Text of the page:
A new culture system that tests the role of chemical exposure on the developing mammary gland has found that bisphenol A (BPA) directly affects the mammary gland of mouse embryos. The study results, to be presented Friday at the Endocrine Society’s 98th annual meeting in Boston, show that these changes to embryonic mammary tissue occur at a dose comparable to that of humans’ environmental exposure to BPA.

“We exposure in the womb to endocrine disruptors such as BPA may be a main factor responsible for the increased incidence of breast cancer in women,” said the study’s lead investigator, Lucia Speroni, PhD, a research associate and member of the Soto-Sonnenschein lab at Tufts University School of Medicine in Boston.

“We knew from our previous research that BPA causes changes to breast tissue associated with a higher predisposition to breast cancer later in life,” said Speroni, who helped develop the new biological assay. “However, until now, we did not know whether this was a direct effect on the fetus or an indirect effect from the mother’s exposure.”

BPA is a hormone-like industrial chemical that appears in many plastic and resin household products and food containers. It has been detected in most urine samples representative of the U.S. population. Research links BPA to numerous adverse health effects in humans, and it can cross the placenta in the womb.

A second story from Endocrine Society concerns hidden dangers lurking in a compound we avidly slather on our skins:

Many ultraviolet (UV)-filtering chemicals commonly used in sunscreens interfere with the function of human sperm cells, and some mimic the effect of the female hormone progesterone, a new study finds. Results of the Danish study will be presented Friday at the Endocrine Society’s 98th annual meeting in Boston.

“These results are of concern and might explain in part why unexplained infertility is so prevalent,” said the study’s senior investigator, Niels Skakkebaek, MD, DMSc, a professor at the University of Copenhagen and a researcher at the Copenhagen University Hospital, Rigshospitalet.

Although the purpose of the chemical UV filters is to reduce the amount of the sun’s UV rays getting through the skin by absorbing UV, some UV filters are rapidly absorbed through the skin, Skakkebaek said. UV filter chemicals reportedly have been found in human blood samples and in 95 percent of urine samples in the U.S., Denmark and other countries.

Skakkebaek and his colleagues tested 29 of the 31 UV filters allowed in sunscreens in the U.S. or the European Union (EU) on live, healthy human sperm cells, from fresh semen samples obtained from several healthy donors. The sperm cells underwent testing in a buffer solution that resembled the conditions in female fallopian tubes.

And from the Endocrine Society via Newswise, hazards in a chemical we once eagerly used to saturate the fabrics of our daily lives:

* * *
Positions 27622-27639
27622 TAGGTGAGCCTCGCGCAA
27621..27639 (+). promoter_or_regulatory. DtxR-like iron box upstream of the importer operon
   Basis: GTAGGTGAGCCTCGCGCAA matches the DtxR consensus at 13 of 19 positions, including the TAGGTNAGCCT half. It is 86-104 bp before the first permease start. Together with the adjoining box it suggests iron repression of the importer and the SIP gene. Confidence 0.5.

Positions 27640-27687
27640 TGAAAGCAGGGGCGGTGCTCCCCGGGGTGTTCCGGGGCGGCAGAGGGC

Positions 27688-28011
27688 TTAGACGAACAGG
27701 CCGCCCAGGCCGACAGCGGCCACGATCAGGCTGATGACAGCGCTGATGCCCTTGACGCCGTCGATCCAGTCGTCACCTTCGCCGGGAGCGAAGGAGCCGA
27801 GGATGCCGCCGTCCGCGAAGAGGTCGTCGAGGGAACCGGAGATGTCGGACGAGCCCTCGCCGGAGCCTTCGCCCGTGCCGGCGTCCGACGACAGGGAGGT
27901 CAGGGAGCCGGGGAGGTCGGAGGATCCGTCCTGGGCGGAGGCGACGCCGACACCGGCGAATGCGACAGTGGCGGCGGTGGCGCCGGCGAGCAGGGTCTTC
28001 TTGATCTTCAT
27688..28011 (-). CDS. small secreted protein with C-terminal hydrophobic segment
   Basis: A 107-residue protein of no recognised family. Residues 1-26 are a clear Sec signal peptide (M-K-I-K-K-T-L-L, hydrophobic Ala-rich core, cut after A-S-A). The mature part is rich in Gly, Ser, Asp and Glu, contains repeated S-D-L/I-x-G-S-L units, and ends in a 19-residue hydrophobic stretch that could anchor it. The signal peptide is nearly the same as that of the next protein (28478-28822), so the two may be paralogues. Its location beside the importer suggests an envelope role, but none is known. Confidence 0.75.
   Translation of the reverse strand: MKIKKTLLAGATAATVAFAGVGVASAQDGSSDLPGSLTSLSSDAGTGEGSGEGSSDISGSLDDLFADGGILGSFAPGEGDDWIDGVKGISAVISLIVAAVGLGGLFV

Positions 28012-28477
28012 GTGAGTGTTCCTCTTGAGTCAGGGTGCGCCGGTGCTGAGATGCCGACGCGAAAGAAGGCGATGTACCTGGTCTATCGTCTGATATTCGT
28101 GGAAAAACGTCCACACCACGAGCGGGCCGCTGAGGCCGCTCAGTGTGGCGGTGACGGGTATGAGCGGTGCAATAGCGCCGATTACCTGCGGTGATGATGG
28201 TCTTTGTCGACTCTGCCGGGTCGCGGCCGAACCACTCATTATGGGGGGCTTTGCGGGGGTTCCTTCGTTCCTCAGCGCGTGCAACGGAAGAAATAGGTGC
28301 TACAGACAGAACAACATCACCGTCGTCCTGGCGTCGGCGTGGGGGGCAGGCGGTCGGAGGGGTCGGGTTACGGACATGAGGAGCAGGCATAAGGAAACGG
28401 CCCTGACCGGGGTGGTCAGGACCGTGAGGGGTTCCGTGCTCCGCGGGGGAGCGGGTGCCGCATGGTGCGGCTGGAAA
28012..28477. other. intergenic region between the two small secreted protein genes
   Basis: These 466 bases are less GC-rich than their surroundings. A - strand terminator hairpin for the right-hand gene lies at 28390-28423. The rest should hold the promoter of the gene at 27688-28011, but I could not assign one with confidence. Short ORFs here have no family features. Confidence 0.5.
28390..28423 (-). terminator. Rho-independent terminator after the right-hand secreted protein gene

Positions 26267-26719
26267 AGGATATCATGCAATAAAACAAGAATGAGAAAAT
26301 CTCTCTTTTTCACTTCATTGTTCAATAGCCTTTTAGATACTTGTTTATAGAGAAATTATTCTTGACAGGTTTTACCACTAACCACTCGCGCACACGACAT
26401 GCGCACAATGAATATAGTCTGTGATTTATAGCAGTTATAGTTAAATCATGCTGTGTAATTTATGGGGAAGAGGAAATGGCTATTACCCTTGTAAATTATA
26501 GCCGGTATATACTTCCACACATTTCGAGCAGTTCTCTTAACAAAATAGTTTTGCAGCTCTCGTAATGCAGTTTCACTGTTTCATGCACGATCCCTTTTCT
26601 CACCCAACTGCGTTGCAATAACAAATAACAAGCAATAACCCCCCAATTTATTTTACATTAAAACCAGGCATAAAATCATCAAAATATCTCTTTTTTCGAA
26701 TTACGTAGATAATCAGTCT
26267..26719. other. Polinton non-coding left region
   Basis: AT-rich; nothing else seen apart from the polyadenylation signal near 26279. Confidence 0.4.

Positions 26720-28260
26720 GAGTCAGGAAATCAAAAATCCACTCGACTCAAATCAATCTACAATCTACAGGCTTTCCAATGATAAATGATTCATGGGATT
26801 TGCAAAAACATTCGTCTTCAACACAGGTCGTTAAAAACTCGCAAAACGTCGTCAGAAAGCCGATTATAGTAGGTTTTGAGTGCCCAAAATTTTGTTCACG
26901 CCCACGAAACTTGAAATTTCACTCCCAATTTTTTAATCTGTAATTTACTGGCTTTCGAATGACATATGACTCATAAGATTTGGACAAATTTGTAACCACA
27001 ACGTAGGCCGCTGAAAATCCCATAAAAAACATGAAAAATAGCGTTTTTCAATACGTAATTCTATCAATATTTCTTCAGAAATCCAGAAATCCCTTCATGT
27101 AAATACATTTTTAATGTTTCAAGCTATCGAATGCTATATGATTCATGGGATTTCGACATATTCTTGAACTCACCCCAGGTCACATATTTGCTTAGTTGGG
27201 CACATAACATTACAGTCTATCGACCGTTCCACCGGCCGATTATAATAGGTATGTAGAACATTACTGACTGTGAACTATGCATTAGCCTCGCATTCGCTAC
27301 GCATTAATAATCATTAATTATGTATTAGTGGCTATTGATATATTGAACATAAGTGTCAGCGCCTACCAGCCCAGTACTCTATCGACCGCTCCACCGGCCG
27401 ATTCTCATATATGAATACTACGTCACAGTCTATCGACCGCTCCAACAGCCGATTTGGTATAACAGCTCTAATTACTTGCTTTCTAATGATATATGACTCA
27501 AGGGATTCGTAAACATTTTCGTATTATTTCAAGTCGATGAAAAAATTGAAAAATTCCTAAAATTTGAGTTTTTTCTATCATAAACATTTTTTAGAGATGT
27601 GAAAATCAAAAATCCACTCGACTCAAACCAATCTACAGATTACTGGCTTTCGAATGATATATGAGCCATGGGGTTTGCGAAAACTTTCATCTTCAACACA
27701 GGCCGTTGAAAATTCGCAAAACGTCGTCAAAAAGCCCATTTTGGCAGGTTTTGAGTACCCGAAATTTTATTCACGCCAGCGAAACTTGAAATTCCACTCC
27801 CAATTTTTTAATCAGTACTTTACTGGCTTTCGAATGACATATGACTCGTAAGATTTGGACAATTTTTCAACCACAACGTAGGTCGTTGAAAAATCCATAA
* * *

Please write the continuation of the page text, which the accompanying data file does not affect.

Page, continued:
Brominated fire retardants, used in many consumer products and known to cause hormonal irregularities, overstimulates an adrenal gland hormone in a way that may lead to the development of cardiovascular disease, new research in human cells finds. Researchers will present their study results Saturday at the Endocrine Society’s 98th annual meeting in Boston.

Flame retardants such as polybrominated diphenyl ethers (PBDEs) have been widely used in furniture foam cushions, clothes, building materials and electronics to slow the rate of ignition and fire growth. The United States is phasing out use of these industrial chemicals because they are endocrine disruptors, substances that can impair hormone-controlled processes, and mounting scientific evidence shows they can affect neurologic development in infants and children as well as reproductive, thyroid, and metabolic functions.

“However, these chemicals leach into the environment and bioaccumulate, and have appeared in our environment, including house dust, the food supply and breast milk samples in the U.S.,” said the study’s principal investigator, Phillip Kopf, PhD, an assistant professor at Midwestern University in Downers Grove, IL.

Finally, another endocrine disruptor we use in the hopes of sparing us from medical problems. From Endocrine Society via Newswise:

Use of a common nonprescription antimicrobial, triclocarban (TCC), during pregnancy and breast-feeding may alter the offspring’s composition of intestinal bacteria and other micro-organisms, called the gut microbiota, a new animal study finds. Presentation of the results will take place Friday at the Endocrine Society’s 98th annual meeting in Boston.

The gut microbiota contains both beneficial and harmful microbes, and changes in its normal composition are linked to diseases including obesity, diabetes, irritable bowel disease, colon cancer, multiple sclerosis and asthma.

TCC is frequently added to antibacterial bar soap. Many antibacterial personal care products are commonly used during pregnancy and by nursing women to protect against infectious disease, said the study’s lead author, Rebekah Kennedy, a graduate student in Comparative and Experimental Medicine at the University of Tennessee, Knoxville.

“Our research adds to the growing body of scientific literature suggesting unintended health consequences related to nonprescription antimicrobial use and will allow pregnant and nursing mothers to make informed decisions regarding use of these antimicrobial products,” she said.

Active fault underlies a Japanese nuclear plant

Plus an update on California nuclear plants. . .

While 9/11 are numbers burned into the American mind, to Japan the equally ominous digits are 3/11, the month and day of the 2011 Tōhoku earthquake and tidal wave that would claim 18,465 lives and trigger one of the world’s worst nuclear disasters.